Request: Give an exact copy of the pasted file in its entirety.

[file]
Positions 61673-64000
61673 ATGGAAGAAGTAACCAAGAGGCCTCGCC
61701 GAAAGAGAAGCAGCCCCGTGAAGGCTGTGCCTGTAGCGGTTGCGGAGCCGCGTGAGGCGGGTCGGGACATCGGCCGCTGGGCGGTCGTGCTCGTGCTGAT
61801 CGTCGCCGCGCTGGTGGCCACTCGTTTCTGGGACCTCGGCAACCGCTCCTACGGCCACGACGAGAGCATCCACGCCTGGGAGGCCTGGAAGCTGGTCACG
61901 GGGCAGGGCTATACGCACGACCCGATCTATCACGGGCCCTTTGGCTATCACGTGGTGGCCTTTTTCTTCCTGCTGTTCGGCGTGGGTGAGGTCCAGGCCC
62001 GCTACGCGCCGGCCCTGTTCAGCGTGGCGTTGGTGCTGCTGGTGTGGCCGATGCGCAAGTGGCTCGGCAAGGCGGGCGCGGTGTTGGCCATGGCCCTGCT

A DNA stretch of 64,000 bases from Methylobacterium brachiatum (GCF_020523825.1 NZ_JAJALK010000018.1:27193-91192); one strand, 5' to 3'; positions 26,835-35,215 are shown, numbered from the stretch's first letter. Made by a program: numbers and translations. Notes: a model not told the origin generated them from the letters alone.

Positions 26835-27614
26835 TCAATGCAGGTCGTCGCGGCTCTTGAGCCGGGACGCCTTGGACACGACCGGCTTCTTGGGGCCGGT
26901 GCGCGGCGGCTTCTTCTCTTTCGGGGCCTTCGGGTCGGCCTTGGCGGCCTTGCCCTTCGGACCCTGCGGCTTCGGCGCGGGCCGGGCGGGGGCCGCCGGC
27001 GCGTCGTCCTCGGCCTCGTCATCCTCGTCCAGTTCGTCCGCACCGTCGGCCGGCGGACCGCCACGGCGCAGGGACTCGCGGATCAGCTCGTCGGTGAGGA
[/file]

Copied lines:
Positions 61673-64000
61673 ATGGAAGAAGTAACCAAGAGGCCTCGCC
61701 GAAAGAGAAGCAGCCCCGTGAAGGCTGTGCCTGTAGCGGTTGCGGAGCCGCGTGAGGCGGGTCGGGACATCGGCCGCTGGGCGGTCGTGCTCGTGCTGAT
61801 CGTCGCCGCGCTGGTGGCCACTCGTTTCTGGGACCTCGGCAACCGCTCCTACGGCCACGACGAGAGCATCCACGCCTGGGAGGCCTGGAAGCTGGTCACG
61901 GGGCAGGGCTATACGCACGACCCGATCTATCACGGGCCCTTTGGCTATCACGTGGTGGCCTTTTTCTTCCTGCTGTTCGGCGTGGGTGAGGTCCAGGCCC
62001 GCTACGCGCCGGCCCTGTTCAGCGTGGCGTTGGTGCTGCTGGTGTGGCCGATGCGCAAGTGGCTCGGCAAGGCGGGCGCGGTGTTGGCCATGGCCCTGCT

A DNA stretch of 64,000 bases from Methylobacterium brachiatum (GCF_020523825.1 NZ_JAJALK010000018.1:27193-91192); one strand, 5' to 3'; positions 26,835-35,215 are shown, numbered from the stretch's first letter. Made by a program: numbers and translations. Notes: a model not told the origin generated them from the letters alone.

Positions 26835-27614
26835 TCAATGCAGGTCGTCGCGGCTCTTGAGCCGGGACGCCTTGGACACGACCGGCTTCTTGGGGCCGGT
26901 GCGCGGCGGCTTCTTCTCTTTCGGGGCCTTCGGGTCGGCCTTGGCGGCCTTGCCCTTCGGACCCTGCGGCTTCGGCGCGGGCCGGGCGGGGGCCGCCGGC
27001 GCGTCGTCCTCGGCCTCGTCATCCTCGTCCAGTTCGTCCGCACCGTCGGCCGGCGGACCGCCACGGCGCAGGGACTCGCGGATCAGCTCGTCGGTGAGGA